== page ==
The clock is ticking for a Teva plant in Israel that will be closed as part of the drugmakers massive cost-cutting plan. The 175 jobs that will be lost at the plant are a fraction of the 14,000 workers Teva is letting go worldwide.
Teva has struck a 10-year outsourcing deal with Israeli CDMO Rekah Pharmaceutical Industry to produce products now being manufactured at a plant in Ashdod, Rekah Pharmaceutical Industry announced Monday, according to CTech.
Teva declined to comment today.
Teva in April acknowledged that the plant with 175 workers was among those that would be closed in its home country. The facility, which primarily makes IV bags, is slated for closure in the first quarter of 2019 after Teva was unable to find a buyer for it.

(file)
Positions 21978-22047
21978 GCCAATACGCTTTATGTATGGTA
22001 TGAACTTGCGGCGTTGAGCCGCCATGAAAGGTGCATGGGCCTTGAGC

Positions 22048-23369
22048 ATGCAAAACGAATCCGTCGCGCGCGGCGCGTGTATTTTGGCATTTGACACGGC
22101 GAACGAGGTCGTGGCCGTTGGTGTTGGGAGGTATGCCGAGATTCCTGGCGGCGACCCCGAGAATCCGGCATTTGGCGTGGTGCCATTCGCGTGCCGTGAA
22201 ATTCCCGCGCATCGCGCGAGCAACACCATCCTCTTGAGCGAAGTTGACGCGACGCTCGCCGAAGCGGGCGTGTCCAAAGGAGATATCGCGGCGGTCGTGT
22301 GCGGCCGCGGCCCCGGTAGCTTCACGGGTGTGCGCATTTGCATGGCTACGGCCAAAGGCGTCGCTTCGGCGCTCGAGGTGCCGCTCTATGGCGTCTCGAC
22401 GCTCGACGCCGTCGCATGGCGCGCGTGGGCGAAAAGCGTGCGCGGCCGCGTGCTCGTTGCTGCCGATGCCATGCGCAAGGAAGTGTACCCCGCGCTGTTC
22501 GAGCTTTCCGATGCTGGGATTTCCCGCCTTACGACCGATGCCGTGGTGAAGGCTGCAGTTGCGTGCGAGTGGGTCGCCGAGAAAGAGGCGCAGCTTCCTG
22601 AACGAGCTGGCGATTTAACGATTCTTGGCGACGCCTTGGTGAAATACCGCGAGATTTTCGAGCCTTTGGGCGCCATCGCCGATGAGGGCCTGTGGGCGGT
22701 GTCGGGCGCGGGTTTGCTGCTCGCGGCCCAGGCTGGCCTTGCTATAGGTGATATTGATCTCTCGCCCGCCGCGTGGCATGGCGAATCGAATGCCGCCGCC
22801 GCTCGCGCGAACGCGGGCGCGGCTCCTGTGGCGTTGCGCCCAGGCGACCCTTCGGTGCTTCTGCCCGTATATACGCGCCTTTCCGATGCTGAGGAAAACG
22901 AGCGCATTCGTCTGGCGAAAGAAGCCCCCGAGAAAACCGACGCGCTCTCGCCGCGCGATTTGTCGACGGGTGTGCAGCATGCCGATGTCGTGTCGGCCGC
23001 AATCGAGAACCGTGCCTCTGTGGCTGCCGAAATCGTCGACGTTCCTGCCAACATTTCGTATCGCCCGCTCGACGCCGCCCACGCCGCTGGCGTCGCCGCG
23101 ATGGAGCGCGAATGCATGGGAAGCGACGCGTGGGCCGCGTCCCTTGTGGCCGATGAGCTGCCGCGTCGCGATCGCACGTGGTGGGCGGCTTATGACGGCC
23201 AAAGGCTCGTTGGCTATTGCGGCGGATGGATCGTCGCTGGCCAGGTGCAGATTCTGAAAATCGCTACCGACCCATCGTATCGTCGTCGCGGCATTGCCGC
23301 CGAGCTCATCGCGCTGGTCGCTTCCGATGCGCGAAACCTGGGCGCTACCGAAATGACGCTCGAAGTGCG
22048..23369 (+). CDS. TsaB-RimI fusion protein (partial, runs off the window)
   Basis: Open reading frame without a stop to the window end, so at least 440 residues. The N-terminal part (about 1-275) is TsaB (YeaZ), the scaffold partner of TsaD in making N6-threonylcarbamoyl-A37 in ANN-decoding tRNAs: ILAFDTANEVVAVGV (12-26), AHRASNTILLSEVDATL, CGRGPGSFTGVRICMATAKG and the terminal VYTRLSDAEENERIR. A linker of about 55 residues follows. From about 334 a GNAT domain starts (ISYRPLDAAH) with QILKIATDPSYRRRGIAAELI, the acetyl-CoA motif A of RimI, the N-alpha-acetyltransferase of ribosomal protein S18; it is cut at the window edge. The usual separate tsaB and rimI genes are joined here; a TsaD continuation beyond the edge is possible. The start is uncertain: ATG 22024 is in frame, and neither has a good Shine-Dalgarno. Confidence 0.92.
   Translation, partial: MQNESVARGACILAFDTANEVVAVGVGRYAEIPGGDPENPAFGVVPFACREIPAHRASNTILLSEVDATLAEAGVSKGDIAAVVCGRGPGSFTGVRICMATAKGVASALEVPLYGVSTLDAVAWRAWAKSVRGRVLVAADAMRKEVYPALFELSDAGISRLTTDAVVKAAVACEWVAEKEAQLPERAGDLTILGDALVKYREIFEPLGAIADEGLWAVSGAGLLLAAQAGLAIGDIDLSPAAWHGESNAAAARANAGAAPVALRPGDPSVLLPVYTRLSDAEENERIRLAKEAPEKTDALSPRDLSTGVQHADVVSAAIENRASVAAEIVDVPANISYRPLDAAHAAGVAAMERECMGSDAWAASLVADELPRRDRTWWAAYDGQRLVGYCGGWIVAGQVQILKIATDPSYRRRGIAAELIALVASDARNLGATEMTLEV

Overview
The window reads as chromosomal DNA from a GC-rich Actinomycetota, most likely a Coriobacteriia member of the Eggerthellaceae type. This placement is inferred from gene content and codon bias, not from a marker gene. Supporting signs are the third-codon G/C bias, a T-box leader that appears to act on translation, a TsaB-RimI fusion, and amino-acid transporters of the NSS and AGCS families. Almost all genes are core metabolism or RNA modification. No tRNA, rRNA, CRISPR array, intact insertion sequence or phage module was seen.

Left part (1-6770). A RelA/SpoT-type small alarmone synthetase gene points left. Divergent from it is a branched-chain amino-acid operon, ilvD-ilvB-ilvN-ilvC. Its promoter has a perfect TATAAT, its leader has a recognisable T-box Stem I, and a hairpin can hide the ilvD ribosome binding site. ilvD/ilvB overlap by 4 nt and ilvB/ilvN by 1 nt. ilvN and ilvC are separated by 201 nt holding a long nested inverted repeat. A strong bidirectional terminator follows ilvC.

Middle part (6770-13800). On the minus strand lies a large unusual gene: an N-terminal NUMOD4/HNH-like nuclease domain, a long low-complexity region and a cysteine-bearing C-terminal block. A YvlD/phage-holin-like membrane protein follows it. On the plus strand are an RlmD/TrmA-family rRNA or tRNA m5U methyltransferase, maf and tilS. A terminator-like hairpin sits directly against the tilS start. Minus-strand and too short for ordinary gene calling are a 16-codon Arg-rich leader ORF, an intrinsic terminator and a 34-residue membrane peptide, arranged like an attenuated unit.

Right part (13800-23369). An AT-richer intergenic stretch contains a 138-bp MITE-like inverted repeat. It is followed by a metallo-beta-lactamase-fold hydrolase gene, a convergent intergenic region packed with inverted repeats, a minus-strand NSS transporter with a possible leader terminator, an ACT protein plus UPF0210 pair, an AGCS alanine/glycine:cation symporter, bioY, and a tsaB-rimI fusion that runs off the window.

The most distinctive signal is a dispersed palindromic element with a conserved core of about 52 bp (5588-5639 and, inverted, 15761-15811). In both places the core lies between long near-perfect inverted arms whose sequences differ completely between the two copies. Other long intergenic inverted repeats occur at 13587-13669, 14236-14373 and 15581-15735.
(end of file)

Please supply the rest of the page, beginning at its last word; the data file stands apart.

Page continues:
Workers protested last year when Teva indicated it would make cuts in the country but the walkouts were unable to save the Ashdod plant or two others in Jerusalem that the company has indicated are not cost-effective. About 1,700 Teva employees in Israel are expected to lose their jobs as part of the reorganization.
Those plants are among about 25 Teva has said it will close this year and 40 that will be closed long term as the generics drugmaker moves forward with a $3 billion cost-cutting plan laid out last year by CEO Kåre Schultz not long after he took over.
Teva has been hit hard by the pricing conundrum in the U.S. generics market, particularly after its $40.5 billion buyout of Allergan’s generics business in 2015. But Schultz assured investors that Teva’s restructuring is “slightly ahead of schedule,” during its second-quarter earnings call this month. The company saw a “significant spend base reduction of over $1 billion” between the first half of this year and last.